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Oil Down in Asia, Hurt by Chinese Factory Slump

Oil prices fell further in Asia Monday, hurt by a slump in the manufacturing sector in China, the world's top energy consuming nation.

A strong dollar and signs of increasing US oil production added pressure on prices, which have already been depressed by a global crude oversupply, analysts said.

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German Business Confidence up as Greece Fears Ease

German business confidence rose slightly in July, reflecting relief in Europe's biggest economy about the deescalation in the Greece debt crisis, the Ifo economic institute said Tuesday.

The Ifo institute's closely watched business climate index rose to 108 points, the first increase in three months, from a revised 107.5 points in June, beating analysts' expectations, Ifo said.

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Foreign Investment in Arab States Dropped 8% Last Year

Foreign direct investment into Arab states dropped 8.0 percent last year with the United Arab Emirates and Saudi Arabia accounting for close to half the total fall, a report said Sunday.

Arab states attracted FDI worth $43.9 billion (40 billion euros) in 2014 compared with $47.5 billion the previous year, the Kuwait-based Arab Investment and Export Credit Guarantee Corp said in its report. 

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Iran Says Foreign Holdings $29bn, not $100bn Plus

Iran has assets of $29 billion in overseas banks that could be unlocked under a nuclear deal -- far less than reported estimates of over $100 billion, the country's central bank chief said.

Valiollah Seif told state television late Saturday that the holdings comprised $23 billion in foreign exchange belonging to the bank and another $6 billion of the Tehran government's money.

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Egypt Begins First Trial Run of 'New Suez Canal'

Egypt began Saturday the first trial run of its "new Suez canal," officials and state media said, ahead of the formal inauguration of the new shipping route next month.

Dubbed the Suez Canal Axis, the new 72-kilometer (45 mile) project is aimed at speeding up traffic along the existing waterway by reducing the waiting period of vessels, as well as boosting revenues for Egypt.

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AT&T Buys DirecTV, now Biggest Traditional TV Provider in U.S.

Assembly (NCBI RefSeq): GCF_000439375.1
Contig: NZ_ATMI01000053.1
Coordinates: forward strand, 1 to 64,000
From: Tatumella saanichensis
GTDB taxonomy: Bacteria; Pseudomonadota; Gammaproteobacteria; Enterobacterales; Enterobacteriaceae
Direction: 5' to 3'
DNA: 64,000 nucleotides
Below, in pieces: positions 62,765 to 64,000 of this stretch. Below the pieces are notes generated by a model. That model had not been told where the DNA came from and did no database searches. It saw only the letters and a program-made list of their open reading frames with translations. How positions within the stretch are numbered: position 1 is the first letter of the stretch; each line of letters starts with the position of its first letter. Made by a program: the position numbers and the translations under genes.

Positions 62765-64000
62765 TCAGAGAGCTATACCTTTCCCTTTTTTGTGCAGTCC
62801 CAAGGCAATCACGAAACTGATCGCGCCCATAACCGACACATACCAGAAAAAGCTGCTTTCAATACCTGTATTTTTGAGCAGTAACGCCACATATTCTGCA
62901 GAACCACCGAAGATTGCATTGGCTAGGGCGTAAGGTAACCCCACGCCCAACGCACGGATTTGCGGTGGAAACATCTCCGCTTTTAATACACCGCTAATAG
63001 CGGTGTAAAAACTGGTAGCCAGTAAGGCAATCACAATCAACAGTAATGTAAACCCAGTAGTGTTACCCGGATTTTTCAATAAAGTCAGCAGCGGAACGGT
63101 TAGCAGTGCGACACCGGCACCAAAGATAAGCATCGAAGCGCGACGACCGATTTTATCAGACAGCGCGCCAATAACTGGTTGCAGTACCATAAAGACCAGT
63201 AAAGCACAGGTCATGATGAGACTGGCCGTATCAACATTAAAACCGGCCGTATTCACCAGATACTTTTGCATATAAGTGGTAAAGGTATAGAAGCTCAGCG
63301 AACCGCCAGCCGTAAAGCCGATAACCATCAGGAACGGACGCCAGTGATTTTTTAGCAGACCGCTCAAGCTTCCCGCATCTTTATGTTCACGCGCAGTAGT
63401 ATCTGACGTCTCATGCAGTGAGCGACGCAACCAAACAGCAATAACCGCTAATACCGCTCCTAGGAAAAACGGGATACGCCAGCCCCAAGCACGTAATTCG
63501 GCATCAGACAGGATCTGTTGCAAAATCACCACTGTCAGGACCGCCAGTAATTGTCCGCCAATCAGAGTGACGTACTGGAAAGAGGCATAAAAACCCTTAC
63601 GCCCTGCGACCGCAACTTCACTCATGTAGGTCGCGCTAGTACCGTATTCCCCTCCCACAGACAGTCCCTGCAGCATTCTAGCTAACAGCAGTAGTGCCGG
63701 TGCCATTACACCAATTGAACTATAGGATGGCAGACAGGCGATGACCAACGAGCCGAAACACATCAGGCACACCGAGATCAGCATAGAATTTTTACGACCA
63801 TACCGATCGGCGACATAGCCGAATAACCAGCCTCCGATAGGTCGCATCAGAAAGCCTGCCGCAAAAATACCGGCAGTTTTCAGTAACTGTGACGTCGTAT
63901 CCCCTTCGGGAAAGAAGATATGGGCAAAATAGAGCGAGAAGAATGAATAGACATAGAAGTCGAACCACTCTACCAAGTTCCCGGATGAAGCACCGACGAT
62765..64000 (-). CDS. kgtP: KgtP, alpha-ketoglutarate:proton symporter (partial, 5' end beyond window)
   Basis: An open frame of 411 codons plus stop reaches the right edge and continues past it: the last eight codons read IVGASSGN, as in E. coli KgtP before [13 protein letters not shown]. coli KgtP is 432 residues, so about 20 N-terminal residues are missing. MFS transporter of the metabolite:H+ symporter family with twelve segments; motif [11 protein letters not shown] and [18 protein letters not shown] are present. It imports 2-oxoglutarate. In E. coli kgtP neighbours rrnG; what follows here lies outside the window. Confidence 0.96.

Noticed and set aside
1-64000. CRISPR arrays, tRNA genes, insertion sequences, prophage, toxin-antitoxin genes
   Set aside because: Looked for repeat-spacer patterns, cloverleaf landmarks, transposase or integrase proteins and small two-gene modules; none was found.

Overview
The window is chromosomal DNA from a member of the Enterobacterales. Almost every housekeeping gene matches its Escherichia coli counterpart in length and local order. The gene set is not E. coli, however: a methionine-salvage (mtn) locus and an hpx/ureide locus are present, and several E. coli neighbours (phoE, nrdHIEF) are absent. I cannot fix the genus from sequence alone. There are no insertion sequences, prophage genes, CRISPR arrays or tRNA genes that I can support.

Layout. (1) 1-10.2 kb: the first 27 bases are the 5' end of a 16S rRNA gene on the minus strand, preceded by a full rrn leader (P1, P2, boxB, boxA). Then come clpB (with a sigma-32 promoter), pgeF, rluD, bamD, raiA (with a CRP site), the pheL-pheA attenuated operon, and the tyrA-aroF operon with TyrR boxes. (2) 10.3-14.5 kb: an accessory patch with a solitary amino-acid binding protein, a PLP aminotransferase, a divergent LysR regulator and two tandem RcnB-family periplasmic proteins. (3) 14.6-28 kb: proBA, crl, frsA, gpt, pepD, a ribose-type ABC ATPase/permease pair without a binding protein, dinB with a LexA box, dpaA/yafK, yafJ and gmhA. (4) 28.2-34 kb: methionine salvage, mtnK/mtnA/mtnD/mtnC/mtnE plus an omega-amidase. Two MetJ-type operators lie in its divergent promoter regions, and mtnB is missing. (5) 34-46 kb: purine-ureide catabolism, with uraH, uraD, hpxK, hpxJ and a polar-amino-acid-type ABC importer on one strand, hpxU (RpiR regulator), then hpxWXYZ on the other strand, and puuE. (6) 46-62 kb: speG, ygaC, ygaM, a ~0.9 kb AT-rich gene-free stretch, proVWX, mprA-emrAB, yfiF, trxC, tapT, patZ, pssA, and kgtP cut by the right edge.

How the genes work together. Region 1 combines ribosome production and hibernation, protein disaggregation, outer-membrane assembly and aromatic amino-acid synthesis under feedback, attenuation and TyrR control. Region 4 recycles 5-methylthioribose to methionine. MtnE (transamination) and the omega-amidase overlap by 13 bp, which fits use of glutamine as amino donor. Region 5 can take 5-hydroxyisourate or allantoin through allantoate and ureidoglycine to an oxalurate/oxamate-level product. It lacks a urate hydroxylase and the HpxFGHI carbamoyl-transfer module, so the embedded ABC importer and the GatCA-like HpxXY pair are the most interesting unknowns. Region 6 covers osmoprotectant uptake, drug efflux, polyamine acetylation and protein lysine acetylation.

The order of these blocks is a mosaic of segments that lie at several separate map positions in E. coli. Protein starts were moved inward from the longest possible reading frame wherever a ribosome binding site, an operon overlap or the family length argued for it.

Even as TV watchers increasingly go online, AT&T has become the country's biggest traditional TV provider with its $48.5 billion purchase of DirecTV.

It got its regulatory approval Friday from the Federal Communications Commission after more than a year. The Justice Department had already cleared the deal on Tuesday.

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Uganda's Farmers Battle Palm Oil Goliaths for Land

Even before the bulldozers arrived life was tough for John Muyiisa, scratching a living from a rented farm on Lake Victoria's Kalangala island.

Now he has almost nothing and is seeking compensation in Ugandan courts from the palm oil plantations he blames for seizing the land and destroying his livelihood.

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Reports: Square Exploring Stock Market Debut

Payments company Square has informed U.S. regulators privately that it is exploring going public with a stock market debut, according to reports Friday.

The mobile payments and financial services startup launched by Twitter co-founder Jack Dorsey is stealthily looking into an initial public offering of stock.

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Poor Week on Wall St: Earnings Misses, China Worries

After a strong opening for the second-quarter reporting season, U.S. stocks reversed course on a raft of earnings disappointments as Wall Street succumbed to lack of confidence this week.

Traders also bared their doubts about the U.S. economy's breakaway from the rest of the globe on Friday, when shares sank more than one percent after poor data on China drove down especially oil and other commodity-tied companies.

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Greece Asks for Fresh IMF Aid in Step Closer to Bailout

Debt-crippled Greece on Friday took a step closer to a huge third international bailout by formally requesting IMF help, but sources said "logistical problems" were delaying the start of talks in Athens.

The Greek government, which is seeking a three-year bailout worth up to 86 billion euros ($94 billion) to avert financial meltdown and a chaotic exit from the eurozone, had initially planned to go without fresh help from the IMF as it considers the agency too wedded to draconian austerity measures.

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